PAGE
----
It’s always a Prius that pulls up, license plate matching the one on her screen, a grinning selfie of a young man about her age when she first went hitchhiking. Mary tucks the phone away and slides into the back seat.
“Hi,” the driver says. Tom, the phone said. “How are you tonight?”
“Fine,” she replies.
“Okay, so 61st and Archer?” Tom flips on his blinker, turns onto the deserted road. “Having a late dinner?”
“No,” Mary answers, watching the blocks click by. Brick bungalows and neat squares of yards.
“Are you from around here?”
“Sort of?” he echoes, smiling at her in the rearview mirror.
“I used to live a few blocks east.”
“I hope you don’t take this the wrong way, but you’re pretty dressed up for midnight burritos. Meeting someone?”
“No. My ride left me.”
“Seriously? On the street?”
“I was at the Oh Henry.”
“You mean the Willowbrook. What an asshole.” Tom huffs, turns a corner. “Were you there for the swing lessons?”
Mary shrugs again, deciding not to correct him. She’s seen swing dancing during her other nights out, but the dress isn’t practical. Already it’s fraying, dropping threads. She supposes it’s the decay catching up, wonders if soon her skin will show its age.
Tom is still chatting. “I’m not very good at dancing, but it looks like it could be fun. You know, with the right person.” Another glance in the mirror at her. “What else do you do?”
“Garden,” she says, because it’s easier than explaining she’s from a family of truck farmers. Mary stopped bothering after another driver thought she meant food trucks, whatever those were.
It’s easier to get a ride home, now that she can request the ride and not worry about payment. Now that she doesn’t have to bolt from the car before it stops moving. Mary might be firmly after and not before, but that doesn’t numb the turn of an ankle, the skin scraped from her palms.
Cabs weren’t ideal, but the personal car posed a different difficulty. Sometimes they didn’t stop. Sometimes they tried to take her to the police station. Once, someone had leaned over, asked Mary if she could tell him how to get to heaven.
That night, she ran the rest of the way to the cemetery, shook the iron gate until it opened. When he chased her, she made herself burn like the prairie fire, unhinged her jaw, screamed until he fled.
“I kill everything I try to grow,” Tom cuts in, “so I just buy all the organic stuff. Compromise!”
“You can let me out here.”
“It’s another few blocks.”
He stops, turns around in his seat. “I can’t let you walk alone out there. Not this late.”
“I’ll be fine,” Mary replies, reaching for the door.
“It’s not safe, you know.” He hesitates. “Look, it’s a liability if I let you out before we reach the address you put in.”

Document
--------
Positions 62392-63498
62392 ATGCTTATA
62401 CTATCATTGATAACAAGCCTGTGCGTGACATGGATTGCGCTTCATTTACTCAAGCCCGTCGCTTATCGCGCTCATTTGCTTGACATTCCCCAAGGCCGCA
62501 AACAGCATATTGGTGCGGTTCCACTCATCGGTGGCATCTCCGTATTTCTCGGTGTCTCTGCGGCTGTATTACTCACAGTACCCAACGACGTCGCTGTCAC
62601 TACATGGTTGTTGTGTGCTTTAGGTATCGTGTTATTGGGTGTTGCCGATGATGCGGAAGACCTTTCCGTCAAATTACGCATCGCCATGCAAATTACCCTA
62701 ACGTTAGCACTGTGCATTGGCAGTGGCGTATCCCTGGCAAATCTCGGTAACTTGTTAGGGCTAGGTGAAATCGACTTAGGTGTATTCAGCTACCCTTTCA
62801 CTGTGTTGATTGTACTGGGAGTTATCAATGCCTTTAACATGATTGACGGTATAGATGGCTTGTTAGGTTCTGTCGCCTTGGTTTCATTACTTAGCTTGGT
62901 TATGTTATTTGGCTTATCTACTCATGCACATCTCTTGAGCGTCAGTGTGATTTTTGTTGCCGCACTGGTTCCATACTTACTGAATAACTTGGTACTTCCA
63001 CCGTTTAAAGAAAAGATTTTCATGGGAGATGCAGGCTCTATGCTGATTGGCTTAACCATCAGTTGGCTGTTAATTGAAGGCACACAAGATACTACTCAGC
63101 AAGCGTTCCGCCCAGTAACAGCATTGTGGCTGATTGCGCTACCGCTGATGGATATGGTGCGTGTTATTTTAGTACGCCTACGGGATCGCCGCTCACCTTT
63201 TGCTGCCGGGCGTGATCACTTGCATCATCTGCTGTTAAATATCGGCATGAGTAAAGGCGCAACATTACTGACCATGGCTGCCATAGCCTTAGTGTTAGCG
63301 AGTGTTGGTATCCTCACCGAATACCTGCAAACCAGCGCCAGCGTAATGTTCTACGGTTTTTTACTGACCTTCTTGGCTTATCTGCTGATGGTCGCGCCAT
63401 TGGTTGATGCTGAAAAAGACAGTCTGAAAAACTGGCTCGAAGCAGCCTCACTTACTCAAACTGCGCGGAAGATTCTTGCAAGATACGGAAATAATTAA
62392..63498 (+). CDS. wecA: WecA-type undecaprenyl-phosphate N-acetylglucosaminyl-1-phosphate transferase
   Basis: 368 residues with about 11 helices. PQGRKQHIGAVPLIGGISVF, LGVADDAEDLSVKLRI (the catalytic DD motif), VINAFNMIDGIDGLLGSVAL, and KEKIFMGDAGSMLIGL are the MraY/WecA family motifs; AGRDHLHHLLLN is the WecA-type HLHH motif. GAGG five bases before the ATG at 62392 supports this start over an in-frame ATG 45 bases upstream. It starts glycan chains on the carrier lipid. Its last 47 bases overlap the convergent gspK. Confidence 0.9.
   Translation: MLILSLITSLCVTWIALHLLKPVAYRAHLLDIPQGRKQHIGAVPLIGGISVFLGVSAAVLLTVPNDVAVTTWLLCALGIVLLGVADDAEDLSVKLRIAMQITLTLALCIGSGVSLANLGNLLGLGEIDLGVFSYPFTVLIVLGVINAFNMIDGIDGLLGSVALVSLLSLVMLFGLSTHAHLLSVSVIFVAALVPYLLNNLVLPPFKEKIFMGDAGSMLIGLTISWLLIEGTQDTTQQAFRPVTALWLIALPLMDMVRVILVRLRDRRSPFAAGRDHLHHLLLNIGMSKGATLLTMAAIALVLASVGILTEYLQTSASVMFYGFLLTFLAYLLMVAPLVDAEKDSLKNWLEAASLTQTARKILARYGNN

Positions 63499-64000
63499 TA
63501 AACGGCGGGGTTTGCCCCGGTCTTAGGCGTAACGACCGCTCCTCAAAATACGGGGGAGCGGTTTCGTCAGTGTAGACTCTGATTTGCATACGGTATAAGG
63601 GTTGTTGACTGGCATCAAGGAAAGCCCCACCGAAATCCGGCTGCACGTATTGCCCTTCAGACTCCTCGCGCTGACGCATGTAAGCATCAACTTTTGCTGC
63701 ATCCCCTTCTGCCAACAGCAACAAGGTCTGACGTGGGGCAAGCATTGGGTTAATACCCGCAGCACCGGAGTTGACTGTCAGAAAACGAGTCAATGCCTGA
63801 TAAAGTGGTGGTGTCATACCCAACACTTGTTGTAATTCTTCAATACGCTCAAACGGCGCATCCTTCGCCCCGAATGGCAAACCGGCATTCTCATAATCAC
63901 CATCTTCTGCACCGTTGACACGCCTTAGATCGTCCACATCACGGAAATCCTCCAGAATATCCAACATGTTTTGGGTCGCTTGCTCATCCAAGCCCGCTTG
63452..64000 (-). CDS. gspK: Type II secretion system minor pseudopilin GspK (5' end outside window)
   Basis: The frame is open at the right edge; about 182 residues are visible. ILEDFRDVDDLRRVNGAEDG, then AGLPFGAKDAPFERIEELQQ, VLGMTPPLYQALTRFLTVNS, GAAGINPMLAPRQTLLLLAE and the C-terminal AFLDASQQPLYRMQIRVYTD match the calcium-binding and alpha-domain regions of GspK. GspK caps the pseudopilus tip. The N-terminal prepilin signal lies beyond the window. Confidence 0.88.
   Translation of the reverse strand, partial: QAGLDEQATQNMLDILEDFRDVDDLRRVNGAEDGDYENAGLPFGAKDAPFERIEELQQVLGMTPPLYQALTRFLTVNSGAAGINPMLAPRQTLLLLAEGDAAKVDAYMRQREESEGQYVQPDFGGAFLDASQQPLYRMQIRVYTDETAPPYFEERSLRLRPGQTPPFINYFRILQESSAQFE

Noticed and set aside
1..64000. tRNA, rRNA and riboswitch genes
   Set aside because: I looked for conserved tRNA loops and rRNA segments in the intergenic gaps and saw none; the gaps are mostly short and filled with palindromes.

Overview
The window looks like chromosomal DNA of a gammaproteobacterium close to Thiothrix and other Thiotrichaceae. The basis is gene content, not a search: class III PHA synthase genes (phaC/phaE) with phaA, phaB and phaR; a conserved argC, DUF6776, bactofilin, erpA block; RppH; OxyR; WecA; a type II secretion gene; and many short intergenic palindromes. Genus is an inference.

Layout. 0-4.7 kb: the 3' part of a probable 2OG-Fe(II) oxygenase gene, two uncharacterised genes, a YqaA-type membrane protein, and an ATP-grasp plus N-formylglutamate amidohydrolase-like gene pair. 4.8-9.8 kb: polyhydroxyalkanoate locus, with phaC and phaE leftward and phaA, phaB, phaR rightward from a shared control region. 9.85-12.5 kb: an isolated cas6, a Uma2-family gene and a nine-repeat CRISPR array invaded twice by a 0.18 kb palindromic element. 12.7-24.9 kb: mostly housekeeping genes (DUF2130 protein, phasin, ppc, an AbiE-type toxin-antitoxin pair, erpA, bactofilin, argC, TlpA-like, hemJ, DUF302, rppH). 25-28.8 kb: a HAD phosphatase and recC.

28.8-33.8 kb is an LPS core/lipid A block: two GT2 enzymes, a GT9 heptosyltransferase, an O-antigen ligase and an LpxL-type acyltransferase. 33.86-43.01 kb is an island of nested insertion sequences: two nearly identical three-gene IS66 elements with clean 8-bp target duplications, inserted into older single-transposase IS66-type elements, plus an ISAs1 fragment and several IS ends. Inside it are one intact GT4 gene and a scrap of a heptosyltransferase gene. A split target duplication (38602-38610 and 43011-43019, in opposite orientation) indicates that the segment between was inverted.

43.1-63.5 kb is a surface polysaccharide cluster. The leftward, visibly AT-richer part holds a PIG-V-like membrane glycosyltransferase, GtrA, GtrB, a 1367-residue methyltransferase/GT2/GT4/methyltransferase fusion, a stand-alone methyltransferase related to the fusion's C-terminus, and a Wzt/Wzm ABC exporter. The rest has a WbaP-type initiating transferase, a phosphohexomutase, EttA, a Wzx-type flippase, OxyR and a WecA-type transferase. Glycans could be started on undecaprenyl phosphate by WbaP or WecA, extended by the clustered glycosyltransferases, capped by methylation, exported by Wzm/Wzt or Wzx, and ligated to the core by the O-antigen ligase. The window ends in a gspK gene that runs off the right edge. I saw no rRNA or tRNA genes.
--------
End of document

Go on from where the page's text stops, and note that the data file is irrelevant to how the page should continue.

Mary is not surprised. Every few drivers don’t let her out, tell her about her own neighborhood, as if she did not run barefoot through the woods, climb the tallest oak in town, pick off squirrels with a shotgun. As if the white party dress with its delicate lace and tulle was her body, not the sunburned, calloused one beneath. Not the one that hauled hay bales every morning, who twisted chickens’ necks for dinner.
Where, she wonders, was this bravado when her date refused to take her home. When she had to walk late at night. When a driver swerved and shoved her into after.
“Open the door.”
Tom holds firm, so she slips beneath his gaze, out the door, between the bars of the gate.
Her phone is gone again, Tess notices in the morning. She makes herself a cup of coffee, tidies up the dishes she left in the sink last night, and stands looking out the front window to her garden. The threat of snow has finally retreated; it’ll be about time to change the outfit on the lawn goose that guards her crocuses. Soon the daffodils will come up, and then it’ll be a visit to the cemetery to mind the family headstones.
Tess walks her backyard garden, waiting for the landline to ring. When it does, there’s a hesitant voice on the other end, and she gives the young man directions to her house. She hangs up and thinks about whether she’d like to put the goose in a raincoat or get a jump on the summer months. Maybe a floral dress.
Tom, the young man, arrives promptly, better than others who had retrieved her phone.
“Thank you,” she tells him. “I hope you didn’t have to drive very far?”
“Oh…no. No, it’s no trouble.” Tom stops, hesitates.
Tess sees his eyes flicker from her to the house beyond. She waits.
Finally, he asks, “is there someone else here?”
“You mean a young woman in a white dress?”
Tess smiles. “My aunt.”
She watches him struggle with the idea that the woman he gave a ride to, the one barely into her twenties, could be Tess’s aunt. Tess, with four kids grown up and families of their own.
“She used to hitchhike, you know,” she tells him. “Was much easier on my bank account.”
“She said she was stranded.” Tom hesitates, shifts his stance.
Like always, once they’ve run out of things to say, to explain, Tess takes pity. “If you really want to know, go back to where you lost her.”
“I…I’m not sure where it was.”
“Sure you are,” Tess answers. “She’s past the gates, near the back. The stone’s a bit worn, but you’ll know it. Though you won’t get much of a conversation out of her, not in daylight.”
Tom hesitates a moment longer, mumbles a goodbye, and heads back down the sidewalk. Tess watches him go, finishing her coffee.
Floral dress for the goose, she decides. It’ll be July before she knows it.
Emily Capettini is the author of Thistle, winner of Omnidawn’s Fabulist Fiction Chapbook Contest and assistant editor with Sundress Publications. She received her Ph.D. in English from the University of Louisiana at Lafayette and is now Assistant Professor of Creative Writing Fiction at Indiana State University. Follow her on Twitter at @pollycocktail.